Pew Study Shows Radio Was Source For Bin Laden Info For 13%
May 12, 2011 at 3:59 AM (PT)
A PEW RESEARCH CENTER FOR THE PEOPLE AND THE PRESS study shows that while news coverage of OSAMA BIN LADEN's death outpaced the public's stated interest in the story, radio was the next-to-last source for where people got the most news about the terrorist leader's killing. Just 13% of respondents said they used radio as their source for information about the story, compared to 74% using TV, 39% using the Internet, 22% using the newspaper, and 1% using magazines. The largest percentage of radio users was in the 30-49 age group, with the lowest among 50-64s (9%) and 18-29s (10%).
Among other findings was that 20% of Americans said they used social networking sites like FACEBOOK or TWITTER for news about the story, but among those who do use the sites, 46% said they got "a lot" or "a little" information through social networking.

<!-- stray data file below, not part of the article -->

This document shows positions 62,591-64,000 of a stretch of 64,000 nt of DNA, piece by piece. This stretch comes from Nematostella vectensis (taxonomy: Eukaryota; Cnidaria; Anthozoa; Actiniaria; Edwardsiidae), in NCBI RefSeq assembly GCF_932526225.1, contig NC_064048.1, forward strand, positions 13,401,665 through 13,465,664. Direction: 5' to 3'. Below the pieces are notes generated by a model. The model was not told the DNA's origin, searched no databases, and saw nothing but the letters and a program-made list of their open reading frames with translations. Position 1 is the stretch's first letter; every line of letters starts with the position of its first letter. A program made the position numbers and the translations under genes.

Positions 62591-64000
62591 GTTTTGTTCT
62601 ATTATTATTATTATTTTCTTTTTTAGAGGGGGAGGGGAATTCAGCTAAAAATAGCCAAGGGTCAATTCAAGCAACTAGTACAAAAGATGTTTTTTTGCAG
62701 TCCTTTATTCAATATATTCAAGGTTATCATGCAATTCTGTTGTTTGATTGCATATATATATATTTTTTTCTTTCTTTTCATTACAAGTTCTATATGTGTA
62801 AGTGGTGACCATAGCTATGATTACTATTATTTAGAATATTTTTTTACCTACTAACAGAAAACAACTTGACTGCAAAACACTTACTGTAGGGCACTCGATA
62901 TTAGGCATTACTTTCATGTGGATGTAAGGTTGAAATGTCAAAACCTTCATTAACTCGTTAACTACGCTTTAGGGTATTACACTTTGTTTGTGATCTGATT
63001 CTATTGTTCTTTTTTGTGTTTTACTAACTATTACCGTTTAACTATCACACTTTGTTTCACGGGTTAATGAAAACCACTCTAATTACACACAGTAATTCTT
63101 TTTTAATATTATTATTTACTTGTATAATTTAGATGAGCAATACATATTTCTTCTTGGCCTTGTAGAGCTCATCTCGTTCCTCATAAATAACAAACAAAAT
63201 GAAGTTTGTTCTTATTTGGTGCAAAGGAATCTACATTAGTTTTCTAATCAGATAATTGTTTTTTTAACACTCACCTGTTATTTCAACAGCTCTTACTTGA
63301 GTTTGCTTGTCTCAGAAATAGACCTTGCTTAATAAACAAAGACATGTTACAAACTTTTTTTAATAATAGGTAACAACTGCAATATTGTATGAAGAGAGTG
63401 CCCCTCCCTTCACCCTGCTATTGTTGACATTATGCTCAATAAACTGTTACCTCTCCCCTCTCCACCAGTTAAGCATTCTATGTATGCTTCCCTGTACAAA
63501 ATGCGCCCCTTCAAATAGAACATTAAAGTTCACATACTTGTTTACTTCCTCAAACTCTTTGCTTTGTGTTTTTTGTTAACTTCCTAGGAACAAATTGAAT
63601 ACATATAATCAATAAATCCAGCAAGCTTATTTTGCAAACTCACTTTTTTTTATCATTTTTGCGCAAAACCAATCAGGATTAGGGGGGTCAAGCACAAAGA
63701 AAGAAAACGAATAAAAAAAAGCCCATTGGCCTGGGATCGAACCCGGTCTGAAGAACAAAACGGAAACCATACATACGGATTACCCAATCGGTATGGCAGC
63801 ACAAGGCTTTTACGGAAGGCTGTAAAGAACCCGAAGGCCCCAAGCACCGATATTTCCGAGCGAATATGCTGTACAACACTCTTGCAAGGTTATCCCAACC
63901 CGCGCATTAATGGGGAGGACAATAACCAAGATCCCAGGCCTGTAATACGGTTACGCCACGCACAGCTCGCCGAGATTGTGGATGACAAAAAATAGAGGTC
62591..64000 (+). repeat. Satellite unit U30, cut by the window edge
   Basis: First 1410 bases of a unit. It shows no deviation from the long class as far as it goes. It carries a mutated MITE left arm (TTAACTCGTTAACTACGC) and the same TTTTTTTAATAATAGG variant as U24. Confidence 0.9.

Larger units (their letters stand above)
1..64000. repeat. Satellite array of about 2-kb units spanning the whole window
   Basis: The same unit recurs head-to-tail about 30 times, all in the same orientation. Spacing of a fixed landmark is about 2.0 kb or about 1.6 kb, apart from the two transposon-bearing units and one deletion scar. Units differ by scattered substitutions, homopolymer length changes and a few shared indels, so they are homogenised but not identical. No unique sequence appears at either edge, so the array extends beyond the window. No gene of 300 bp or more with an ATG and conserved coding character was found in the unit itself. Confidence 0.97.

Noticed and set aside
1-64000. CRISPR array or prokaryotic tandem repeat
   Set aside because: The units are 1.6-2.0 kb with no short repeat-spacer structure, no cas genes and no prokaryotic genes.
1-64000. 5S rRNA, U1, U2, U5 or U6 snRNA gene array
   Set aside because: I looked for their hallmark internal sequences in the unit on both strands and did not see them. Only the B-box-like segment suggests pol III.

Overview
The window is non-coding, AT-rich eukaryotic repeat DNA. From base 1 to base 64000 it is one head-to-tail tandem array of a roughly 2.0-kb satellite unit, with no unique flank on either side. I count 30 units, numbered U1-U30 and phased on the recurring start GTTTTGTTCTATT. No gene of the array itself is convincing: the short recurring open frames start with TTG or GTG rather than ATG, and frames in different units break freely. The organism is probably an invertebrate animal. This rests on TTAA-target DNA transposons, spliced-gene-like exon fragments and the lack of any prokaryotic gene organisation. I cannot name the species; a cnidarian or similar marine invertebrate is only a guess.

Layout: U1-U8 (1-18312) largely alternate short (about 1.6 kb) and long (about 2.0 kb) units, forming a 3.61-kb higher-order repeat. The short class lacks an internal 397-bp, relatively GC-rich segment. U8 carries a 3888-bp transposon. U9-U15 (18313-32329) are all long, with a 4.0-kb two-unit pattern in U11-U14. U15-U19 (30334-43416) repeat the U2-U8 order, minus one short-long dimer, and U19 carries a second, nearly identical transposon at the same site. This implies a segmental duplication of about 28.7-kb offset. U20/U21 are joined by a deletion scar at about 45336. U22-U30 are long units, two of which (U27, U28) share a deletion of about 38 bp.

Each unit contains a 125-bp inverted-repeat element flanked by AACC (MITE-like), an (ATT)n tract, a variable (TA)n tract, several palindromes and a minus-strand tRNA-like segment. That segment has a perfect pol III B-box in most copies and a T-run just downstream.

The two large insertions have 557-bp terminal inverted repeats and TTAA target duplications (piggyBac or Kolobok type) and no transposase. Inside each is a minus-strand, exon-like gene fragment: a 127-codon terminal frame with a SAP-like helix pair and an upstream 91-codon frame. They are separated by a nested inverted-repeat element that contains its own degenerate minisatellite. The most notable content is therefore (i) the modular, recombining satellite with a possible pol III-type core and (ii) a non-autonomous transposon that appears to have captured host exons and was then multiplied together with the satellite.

In a separate study by PEW's PROJECT FOR EXCELLENCE IN JOURNALISM, coverage of the BIN LADEN death accounted for 67% of the newshole for radio during the week of MAY 2nd-8th, compared with fully 90% of cable TV news, 73% of network news, 64% online, and 51% newspaper. This contrasts with 42% of respondents in the corresponding survey who expressed interest in the story.